BUENOS AIRES, Argentina (AP) — Argentina’s Supreme Court on Wednesday reduced the jail sentence of a man serving time for crimes against humanity committed during the country’s 1976-1983 dictatorship.
Luis Muina was sentenced in 2011 to 13 years in prison for the kidnapping and torture of five people during a military operation. Three of the top court’s five justices decided that his days spent in prison before a firm conviction should count double toward his sentence, meaning Muina could get out eight years earlier.
The court said the ruling was based on an interpretation of a repealed law that had not previously been applied to human rights convictions. The so-called 2×1 law was in effect in 1994-2001, when most dictatorship-era human rights criminals were still free.
“This ruling determined that common crimes are the same as crimes against humanity,” said Andres Gil Dominguez, a lawyer who specializes in constitutional law. “It’s a new judicial and ideological way of looking at human rights crimes by the Supreme Court.”
The two Supreme Court justices who voted against reducing the sentence said the other judges’ “interpretation of the law” should not be applied to human rights abuses.
Activists criticized the decision as setting a precedent that could lead to the early release of other convicted human rights abusers.
“This ruling is abominable,” said Estela de Carlotto, president of the Grandmothers of the Plaza de Mayo human rights group. “What kind of crimes against humanity that are part of a state-sponsored terror campaign can be equaled to common crimes?”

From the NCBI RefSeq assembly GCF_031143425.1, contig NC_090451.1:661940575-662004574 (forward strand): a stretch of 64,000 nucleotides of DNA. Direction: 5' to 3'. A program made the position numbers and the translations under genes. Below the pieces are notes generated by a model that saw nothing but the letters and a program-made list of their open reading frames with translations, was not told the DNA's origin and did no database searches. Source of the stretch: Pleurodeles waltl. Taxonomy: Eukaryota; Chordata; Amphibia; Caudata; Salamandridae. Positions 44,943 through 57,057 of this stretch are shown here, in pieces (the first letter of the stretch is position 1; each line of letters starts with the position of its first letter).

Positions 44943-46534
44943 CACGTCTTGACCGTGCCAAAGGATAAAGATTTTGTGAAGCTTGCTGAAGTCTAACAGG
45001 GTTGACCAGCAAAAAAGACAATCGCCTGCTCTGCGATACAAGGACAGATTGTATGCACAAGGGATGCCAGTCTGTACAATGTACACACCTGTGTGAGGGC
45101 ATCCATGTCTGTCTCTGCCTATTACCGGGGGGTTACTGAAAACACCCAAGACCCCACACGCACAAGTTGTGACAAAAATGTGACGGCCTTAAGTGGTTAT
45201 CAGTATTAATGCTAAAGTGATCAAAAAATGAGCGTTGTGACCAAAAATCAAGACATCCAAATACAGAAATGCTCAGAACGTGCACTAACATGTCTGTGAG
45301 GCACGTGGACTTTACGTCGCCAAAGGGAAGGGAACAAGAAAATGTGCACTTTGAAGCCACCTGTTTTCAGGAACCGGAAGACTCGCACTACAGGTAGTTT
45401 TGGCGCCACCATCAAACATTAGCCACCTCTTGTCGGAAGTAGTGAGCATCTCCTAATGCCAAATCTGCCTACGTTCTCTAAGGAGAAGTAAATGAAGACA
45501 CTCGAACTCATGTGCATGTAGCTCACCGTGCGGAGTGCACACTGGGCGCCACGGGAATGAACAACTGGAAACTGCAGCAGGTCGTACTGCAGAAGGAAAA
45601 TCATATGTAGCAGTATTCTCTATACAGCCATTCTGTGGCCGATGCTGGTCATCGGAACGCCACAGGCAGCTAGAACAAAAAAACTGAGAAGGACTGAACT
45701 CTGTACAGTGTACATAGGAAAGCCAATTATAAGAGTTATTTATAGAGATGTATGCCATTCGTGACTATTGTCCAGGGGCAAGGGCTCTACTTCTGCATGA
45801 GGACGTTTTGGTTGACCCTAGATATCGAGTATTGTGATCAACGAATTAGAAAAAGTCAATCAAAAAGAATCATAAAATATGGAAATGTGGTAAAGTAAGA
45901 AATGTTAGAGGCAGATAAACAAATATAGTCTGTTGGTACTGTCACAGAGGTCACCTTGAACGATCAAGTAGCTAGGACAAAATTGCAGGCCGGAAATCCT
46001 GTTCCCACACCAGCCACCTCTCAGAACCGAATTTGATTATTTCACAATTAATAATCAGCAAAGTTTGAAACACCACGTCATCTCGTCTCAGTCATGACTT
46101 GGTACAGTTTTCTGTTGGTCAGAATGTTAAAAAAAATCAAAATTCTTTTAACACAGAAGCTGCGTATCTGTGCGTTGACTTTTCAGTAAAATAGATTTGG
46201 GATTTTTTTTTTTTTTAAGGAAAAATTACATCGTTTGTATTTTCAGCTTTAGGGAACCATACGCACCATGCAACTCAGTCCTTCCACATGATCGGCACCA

Official estimates say about 6,000 people were killed or disappeared in a government-sponsored crackdown on leftist dissidents during Argentina’s “dirty war.” Human rights activists believe the real number was as high as 30,000. Hundreds of babies were also born to prisoners at clandestine torture centers and turned over illegally to the families of military officers and others.
Carlotto said the court’s ruling is in line with what she believes is a dramatic shift in human rights policies under President Mauricio Macri. Former President Cristina Fernandez and her late husband and predecessor, Nestor Kirchner, made uncovering human rights abuses and trying perpetrators from the military dictatorship central to their administrations.
“Argentina moved back 20 years in human rights issues,” Fernandez said on her Twitter account. “This ruling would not have happened in the previous government.”
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